I was born and bred a Yankees fan and a Red Sox hater.  I may not be from the Bronx and I may not own season tickets in section 203 but I have always and will always bleed pinstripes.  Although baseball is my passion, I’m also a diehard Jets fan and being a New Jersey native I love my Devils.  Long story short, if you’re a fan of any Boston franchise, chances are we won’t get along.

I’ll be upfront with you. If you’ve met me before and told me that you’re from Boston, or even if you’ve told me you like Boston, I’ll immediately tell you how much I detest the place and – by association – you.

But hey, can you blame me?  We’re talking about the city who sold the greatest baseball player of all time to fund a Broadway play … one that failed! (Thanks for that by the way.)  I grew up with Pedro throwing a defenseless Don Zimmer to the ground during a benches clearing brawl.  I was at game 6 of the 2004 American League Championship Series where Curt Shilling faked the bloody sock. (Yes, I’m saying he faked it and I’ll believe that until the day I die.) Not to mention Tom Brady models for UGGs. Need I say more?

But Monday’s events have forever changed the way I see Boston.  Growing up just 30 minutes north of New York City, with a sister attending NYU and her dorm building just blocks away from the World Trade Center in 2001, I know all too well how terrifying it is when a loved one is so closed to something so tragic.

The two bombs that had exploded on Boylston Street near the finish of the Boston Marathon did not hit home to me as quickly as I expected they might.  Everything seemed so distant, so surreal.  I feared for those affected and hoped that everyone would be OK during this time; however, it felt like an emotional link was missing.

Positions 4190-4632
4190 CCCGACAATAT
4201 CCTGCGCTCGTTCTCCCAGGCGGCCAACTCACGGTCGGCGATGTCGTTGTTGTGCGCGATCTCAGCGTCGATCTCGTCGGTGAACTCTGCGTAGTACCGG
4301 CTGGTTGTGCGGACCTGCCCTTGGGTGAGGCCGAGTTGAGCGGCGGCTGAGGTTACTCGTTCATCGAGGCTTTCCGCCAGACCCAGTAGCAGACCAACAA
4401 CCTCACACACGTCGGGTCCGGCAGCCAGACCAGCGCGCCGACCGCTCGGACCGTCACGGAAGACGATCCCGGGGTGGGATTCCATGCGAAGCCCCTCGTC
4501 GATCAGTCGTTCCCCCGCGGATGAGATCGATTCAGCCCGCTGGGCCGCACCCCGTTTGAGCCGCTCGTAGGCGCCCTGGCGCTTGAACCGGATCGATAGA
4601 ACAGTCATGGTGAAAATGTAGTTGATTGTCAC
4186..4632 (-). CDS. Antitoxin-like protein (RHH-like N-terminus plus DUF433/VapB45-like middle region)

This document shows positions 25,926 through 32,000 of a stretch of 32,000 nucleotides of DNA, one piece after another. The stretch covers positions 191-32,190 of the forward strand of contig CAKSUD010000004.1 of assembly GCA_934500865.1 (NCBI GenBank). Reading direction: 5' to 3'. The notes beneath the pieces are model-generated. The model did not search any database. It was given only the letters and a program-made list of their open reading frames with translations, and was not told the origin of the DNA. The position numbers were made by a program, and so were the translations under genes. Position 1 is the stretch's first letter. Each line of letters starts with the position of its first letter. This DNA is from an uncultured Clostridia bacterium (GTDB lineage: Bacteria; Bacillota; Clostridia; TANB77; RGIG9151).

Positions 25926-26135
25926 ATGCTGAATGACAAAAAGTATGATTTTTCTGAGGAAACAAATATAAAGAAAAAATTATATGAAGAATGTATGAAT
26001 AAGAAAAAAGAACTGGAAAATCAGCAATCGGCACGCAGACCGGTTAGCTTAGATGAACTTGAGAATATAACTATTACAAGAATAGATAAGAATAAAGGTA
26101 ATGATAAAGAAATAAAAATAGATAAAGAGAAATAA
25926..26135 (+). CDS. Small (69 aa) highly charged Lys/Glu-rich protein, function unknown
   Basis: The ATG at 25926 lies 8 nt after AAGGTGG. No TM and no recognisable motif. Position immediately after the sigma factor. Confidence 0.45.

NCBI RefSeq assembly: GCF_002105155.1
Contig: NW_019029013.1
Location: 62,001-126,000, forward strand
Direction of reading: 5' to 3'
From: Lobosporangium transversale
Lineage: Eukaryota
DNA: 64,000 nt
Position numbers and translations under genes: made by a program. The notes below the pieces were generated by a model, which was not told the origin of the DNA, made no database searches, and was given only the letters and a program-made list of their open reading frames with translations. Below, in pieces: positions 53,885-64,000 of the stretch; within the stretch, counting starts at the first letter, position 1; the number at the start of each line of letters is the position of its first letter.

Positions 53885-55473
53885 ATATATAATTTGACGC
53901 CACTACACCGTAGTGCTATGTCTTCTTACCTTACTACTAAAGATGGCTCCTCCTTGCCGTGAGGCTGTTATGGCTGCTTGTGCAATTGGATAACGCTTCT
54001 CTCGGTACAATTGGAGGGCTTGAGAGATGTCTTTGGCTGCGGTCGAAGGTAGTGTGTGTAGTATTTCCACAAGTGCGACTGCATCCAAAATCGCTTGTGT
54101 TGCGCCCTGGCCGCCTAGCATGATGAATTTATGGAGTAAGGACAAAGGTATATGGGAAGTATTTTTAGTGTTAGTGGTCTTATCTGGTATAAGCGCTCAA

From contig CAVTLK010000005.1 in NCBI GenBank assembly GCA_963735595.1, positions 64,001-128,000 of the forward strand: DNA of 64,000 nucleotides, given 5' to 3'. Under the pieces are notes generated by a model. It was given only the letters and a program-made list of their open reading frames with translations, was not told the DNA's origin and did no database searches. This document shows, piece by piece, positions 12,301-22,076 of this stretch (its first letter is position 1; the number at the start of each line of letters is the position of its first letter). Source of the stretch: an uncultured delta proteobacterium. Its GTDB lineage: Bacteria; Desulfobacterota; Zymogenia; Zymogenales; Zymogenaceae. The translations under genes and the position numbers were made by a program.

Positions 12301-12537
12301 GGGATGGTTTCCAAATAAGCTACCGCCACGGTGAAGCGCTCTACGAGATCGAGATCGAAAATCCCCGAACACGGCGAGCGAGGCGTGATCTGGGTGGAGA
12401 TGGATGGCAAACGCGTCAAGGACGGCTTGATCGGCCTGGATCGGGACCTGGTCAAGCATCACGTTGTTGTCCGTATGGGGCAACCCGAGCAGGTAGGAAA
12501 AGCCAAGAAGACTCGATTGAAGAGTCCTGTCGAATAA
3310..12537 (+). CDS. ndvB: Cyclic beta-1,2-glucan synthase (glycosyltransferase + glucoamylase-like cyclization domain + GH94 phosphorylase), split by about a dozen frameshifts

Then, on Thursday, April 18, as I sat in my living room drinking my morning cup of coffee it hit me.  I was watching SportsCenter when a clip of the Boston Bruins vs. Buffalo Sabers game came onto the television.  My immediate reaction was my distaste for all Boston sports, but then it happened.

As the National Anthem played before the drop of the first puck, the singer was joined by the entire stadium, all singing in unison.  A cold shiver ran up the length of my spine.  Goosebumps overwhelmed my arms and legs.  My heart raced as tears began to accumulate at the corners of my eyes.  It was incredibly powerful.

I began to think of that first game the Yankees played after the attacks on September 11, and how an entire nation was with my beloved Bronx Bombers that night at The House that Ruth Built.  That night there were no Yankees fans and there were no Red Sox fans; there were only Americans.

After watching the clip of the National Anthem, I couldn’t help but find myself rooting for the B’s to win at home, despite the fact that I knew the final outcome of the game.  Was this really happening?

I’m not ashamed to say that I was finally rooting for Boston.  Sports can do crazy things.  It can divide and make you fight with your best friends.  But it can also it can heal and bring bitter rivals together.

I will forever respect Boston after seeing that amazing display of human spirit.  I can only speak for myself, but I think every Yankee fan will agree when I say, “Boston: united we stand.”

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